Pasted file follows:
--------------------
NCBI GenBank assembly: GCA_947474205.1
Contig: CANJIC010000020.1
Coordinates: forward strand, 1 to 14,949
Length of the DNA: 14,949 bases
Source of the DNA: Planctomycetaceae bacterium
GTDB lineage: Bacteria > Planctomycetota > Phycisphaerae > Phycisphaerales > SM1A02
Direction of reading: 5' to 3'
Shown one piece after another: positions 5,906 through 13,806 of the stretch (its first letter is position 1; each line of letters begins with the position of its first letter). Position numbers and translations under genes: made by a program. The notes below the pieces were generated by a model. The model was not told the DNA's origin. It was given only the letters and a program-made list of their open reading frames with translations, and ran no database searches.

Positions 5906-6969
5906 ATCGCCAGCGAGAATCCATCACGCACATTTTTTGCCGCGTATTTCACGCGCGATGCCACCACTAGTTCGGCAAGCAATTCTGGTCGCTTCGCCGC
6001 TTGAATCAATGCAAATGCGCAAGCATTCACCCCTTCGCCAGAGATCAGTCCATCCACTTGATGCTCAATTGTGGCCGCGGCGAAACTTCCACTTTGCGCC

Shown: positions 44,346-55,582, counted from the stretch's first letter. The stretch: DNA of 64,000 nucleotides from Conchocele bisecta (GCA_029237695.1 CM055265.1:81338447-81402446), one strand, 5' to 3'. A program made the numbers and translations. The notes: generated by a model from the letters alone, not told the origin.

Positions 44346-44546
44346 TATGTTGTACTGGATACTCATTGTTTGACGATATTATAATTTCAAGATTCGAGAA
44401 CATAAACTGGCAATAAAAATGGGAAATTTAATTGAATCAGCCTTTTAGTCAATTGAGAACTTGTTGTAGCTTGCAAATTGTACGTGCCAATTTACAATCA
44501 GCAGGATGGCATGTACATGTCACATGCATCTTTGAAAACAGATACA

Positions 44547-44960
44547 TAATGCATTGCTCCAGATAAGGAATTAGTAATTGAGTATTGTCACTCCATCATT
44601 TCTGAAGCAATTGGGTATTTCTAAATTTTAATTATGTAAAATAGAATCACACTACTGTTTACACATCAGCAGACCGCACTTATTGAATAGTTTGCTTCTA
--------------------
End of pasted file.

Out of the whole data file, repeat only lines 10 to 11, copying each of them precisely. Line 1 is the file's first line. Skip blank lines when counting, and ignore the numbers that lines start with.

5906 ATCGCCAGCGAGAATCCATCACGCACATTTTTTGCCGCGTATTTCACGCGCGATGCCACCACTAGTTCGGCAAGCAATTCTGGTCGCTTCGCCGC
6001 TTGAATCAATGCAAATGCGCAAGCATTCACCCCTTCGCCAGAGATCAGTCCATCCACTTGATGCTCAATTGTGGCCGCGGCGAAACTTCCACTTTGCGCC